Nº 6 2013 > Global Symposium for Regulators

Bahrain to host Global Symposium for Regulators in 2014

Bahrain to host Global Symposium for Regulators in 2014Bahrain to host Global Symposium for Regulators in 2014

In 2014, the Global Symposium for Regulators (GSR‑14) will be held in Bahrain. Mohammed Al Amer, Chairman of Bahrain’s Telecommunications Regulatory Authority and Chairman of GSR‑14 invited all participants to next year’s event. The following topics were proposed for discussion at GSR‑14: 

  • Over-the-top players and net neutrality 
  • Regulatory impact assessment — learning from OECD guidelines
  • Review of the structure of the Global Regulators-Industry Dialogue (GRID) and the length of both GRID and GSR meetings 
  • Consumer protection in the context of technological development, migration from analogue to digital broadcasting and the needed regulatory framework
  • Convergence and innovation — which business models?
  • How regulators can contribute to enhancing competition between operators 
  • Leveraging existing ITU databases and tools to facilitate and assess regulatory tools 
  • How developed countries can assist developing countries in addressing regulatory challenges in dealing with advanced technologies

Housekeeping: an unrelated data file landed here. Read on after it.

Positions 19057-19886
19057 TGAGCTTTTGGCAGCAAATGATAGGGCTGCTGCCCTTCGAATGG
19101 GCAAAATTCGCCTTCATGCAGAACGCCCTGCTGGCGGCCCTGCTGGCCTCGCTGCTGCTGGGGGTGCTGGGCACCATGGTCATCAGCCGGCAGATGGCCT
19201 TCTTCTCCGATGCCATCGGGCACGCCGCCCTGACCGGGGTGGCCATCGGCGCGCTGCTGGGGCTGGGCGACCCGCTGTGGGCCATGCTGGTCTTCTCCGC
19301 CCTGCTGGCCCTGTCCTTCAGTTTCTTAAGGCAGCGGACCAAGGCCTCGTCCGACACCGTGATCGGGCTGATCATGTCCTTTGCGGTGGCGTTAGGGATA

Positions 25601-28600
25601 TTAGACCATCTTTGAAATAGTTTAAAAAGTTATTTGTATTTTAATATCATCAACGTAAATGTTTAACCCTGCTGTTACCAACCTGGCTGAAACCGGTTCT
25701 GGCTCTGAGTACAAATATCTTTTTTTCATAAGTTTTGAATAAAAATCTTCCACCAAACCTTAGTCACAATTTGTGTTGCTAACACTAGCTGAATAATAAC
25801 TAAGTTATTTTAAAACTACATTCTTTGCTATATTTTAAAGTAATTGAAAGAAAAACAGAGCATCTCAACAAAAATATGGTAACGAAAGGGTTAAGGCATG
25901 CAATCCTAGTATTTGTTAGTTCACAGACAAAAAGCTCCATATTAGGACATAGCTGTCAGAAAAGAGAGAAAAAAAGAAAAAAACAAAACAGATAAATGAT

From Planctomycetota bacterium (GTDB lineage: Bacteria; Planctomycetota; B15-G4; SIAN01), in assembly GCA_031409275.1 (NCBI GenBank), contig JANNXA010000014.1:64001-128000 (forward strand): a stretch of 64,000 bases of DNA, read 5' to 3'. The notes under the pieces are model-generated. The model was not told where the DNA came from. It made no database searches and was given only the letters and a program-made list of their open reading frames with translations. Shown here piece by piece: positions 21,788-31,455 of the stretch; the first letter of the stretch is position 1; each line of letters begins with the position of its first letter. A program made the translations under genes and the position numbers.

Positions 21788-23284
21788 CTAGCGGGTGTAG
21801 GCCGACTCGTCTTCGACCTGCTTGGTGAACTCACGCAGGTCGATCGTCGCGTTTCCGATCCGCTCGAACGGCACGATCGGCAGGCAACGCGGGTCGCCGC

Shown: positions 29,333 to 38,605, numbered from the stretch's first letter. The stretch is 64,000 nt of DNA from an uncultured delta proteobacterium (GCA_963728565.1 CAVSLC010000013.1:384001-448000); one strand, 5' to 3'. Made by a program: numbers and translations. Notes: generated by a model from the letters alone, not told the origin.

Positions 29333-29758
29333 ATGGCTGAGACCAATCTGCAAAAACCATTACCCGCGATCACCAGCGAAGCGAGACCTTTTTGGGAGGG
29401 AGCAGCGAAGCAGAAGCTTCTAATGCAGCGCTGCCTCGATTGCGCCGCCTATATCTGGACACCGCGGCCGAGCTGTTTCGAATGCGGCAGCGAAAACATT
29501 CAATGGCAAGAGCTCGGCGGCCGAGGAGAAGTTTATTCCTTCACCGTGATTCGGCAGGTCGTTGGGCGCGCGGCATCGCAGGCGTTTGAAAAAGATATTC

• Converged regulators and regulation, in particular in the area of content and the merging of broadcasting and telecommunications 
  • Converged services — how to regulate cable service provision
  • Universal access — how to use the funds and subsidies collected through universal service funds
  • Development of a manual to help countries in setting up universal service funds 
  • Establishment of mechanisms to evaluate conferences.

Speakers at the closing session stressed that both cable operators and broadcasting regulators should be part of the GSR discussion, and that training for regulators is needed as a way of achieving tangible results. There was general agreement that it is important to continue discussing convergence of regulatory bodies, and for regulators to take a coordinated approach because they regulate operators that are often present in many markets. New monopolies may arise from convergence or mergers between players, in particular in the area of broadcasting and media groups (content and copyright). Exclusive transmission rights, for example for football games, can kill competition. This type of situation should be discussed, while at the same time looking into the kind of international cooperation that already exists.


 

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